Studies have suggested that women who have a high number of full-term pregnancies (high parity) may be at increased risk of cervical cancer. The connection between human papillomavirus (HPV) infection and cervical cancer, however, is clearer. HPV infection is known to play a causative role in the development of cervical cancer. To date, studies of high parity and cervical cancer risk have not adequately examined the combined role of HPV infection and high parity. Now, a study recently published in The Lancet suggests that high parity may increase the risk of cervical cancer in women with HPV infection.

About the study

An international group of researchers analyzed data from 10 studies of parity and cervical cancer conducted between 1985 and 1997 by the International Agency for Research on Cancer (IARC). The IARC studies were conducted in Spain, Colombia, Paraguay, Peru, Brazil, Morocco, Thailand, and the Philippines.

All of the studies were case-control studies, meaning that researchers enrolled women who had cervical cancer (cases) and women who did not (controls) and asked about the number of full-term pregnancies they had. The women were also tested for HPV infection. Cases and controls were matched in terms of age, and women who had other cancers or disorders associated with cervical cancer were excluded from the control group. All pregnancies that lasted 28 weeks or more were considered full-term pregnancies.

For this recent analysis, the researchers studied only the women who tested positive for HPV infection—1800 cases and 255 controls. This was an attempt to examine whether HPV and high parity work together to increase the risk of cervical cancer. The researchers compared the number of full-term pregnancies among women with cervical cancer and women without.

The findings

HPV-positive women who had seven or more full-term pregnancies were nearly four times more likely to develop cervical cancer than their counterparts who had no pregnancies. When compared with women who had one or two full-term pregnancies, those who had seven or more were two times more likely to develop cervical cancer.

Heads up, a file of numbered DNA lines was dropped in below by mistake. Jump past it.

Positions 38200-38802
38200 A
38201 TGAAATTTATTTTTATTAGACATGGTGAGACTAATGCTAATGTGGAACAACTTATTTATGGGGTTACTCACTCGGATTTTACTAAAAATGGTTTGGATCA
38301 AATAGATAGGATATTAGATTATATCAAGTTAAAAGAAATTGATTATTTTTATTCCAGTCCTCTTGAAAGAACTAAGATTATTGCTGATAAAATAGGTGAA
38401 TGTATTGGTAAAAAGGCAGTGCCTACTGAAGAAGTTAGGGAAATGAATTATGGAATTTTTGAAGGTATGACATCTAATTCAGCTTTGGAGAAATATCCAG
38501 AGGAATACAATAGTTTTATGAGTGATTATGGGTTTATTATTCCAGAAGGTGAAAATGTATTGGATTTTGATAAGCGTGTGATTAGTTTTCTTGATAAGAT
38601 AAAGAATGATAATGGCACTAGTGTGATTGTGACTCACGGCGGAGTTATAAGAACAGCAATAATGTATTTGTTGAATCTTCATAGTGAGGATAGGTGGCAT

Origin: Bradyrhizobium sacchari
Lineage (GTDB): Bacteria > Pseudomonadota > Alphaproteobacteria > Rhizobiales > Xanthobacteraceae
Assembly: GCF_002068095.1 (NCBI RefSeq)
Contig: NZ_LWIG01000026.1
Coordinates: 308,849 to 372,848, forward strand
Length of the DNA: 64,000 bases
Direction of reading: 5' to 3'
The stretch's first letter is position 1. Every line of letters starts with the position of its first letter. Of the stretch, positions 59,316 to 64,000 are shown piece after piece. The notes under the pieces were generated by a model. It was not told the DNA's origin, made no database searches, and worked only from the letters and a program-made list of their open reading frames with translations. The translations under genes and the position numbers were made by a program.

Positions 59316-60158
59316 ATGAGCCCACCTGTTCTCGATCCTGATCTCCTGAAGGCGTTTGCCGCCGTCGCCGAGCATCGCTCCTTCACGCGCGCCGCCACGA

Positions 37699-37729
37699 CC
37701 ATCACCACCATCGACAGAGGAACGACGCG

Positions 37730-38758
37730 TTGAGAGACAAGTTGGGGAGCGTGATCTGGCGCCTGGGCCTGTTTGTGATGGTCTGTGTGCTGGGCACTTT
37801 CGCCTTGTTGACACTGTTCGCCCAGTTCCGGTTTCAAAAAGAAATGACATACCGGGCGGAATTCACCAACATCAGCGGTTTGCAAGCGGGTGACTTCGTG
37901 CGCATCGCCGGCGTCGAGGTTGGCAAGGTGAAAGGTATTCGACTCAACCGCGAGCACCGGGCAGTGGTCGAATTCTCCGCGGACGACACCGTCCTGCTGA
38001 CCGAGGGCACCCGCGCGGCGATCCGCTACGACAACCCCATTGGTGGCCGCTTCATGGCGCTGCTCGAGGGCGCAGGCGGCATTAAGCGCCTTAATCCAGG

Of note is that the analysis showed no association between high parity and a higher risk of HPV infection.

In calculating these statistics, researchers accounted for the potential effects of factors such as: age, education, smoking, number of sexual partners, age at first intercourse, age at first full-term pregnancy, and number of Pap smears.

Although these results are interesting, there are limitations to this study. First, it is a meta-analysis, meaning that the researchers collected data from several studies and analyzed it together in an attempt to derive an overall estimate of risk. Although the IARC studies had similar designs, meta-analyses lack a certain degree of precision, though they do help to synthesize data from many similar studies. In addition, the number of controls with HPV infection was fairly low, which may have led to an overestimate of the risk of cervical cancer in women with high parity. Finally, HPV infections can be transient, so studies that rely on a single HPV test may be imprecise.

How does this affect you?

Does this mean that having seven or more full-term pregnancies increases your risk of cervical cancer? Not necessarily. These findings are restricted to women with HPV infection. They suggest that women who have HPV infection and have seven or more full-term pregnancies may be at increased risk of cervical cancer. More research is needed to confirm this finding.

If you have HPV infection, talk with your health care provider about your overall risk of cervical cancer and what you can do to reduce that risk. And if you are planning to have children, you'll also need to discuss how your cervical cancer risk may be affected by the number of pregnancies you have over the course of your childbearing years.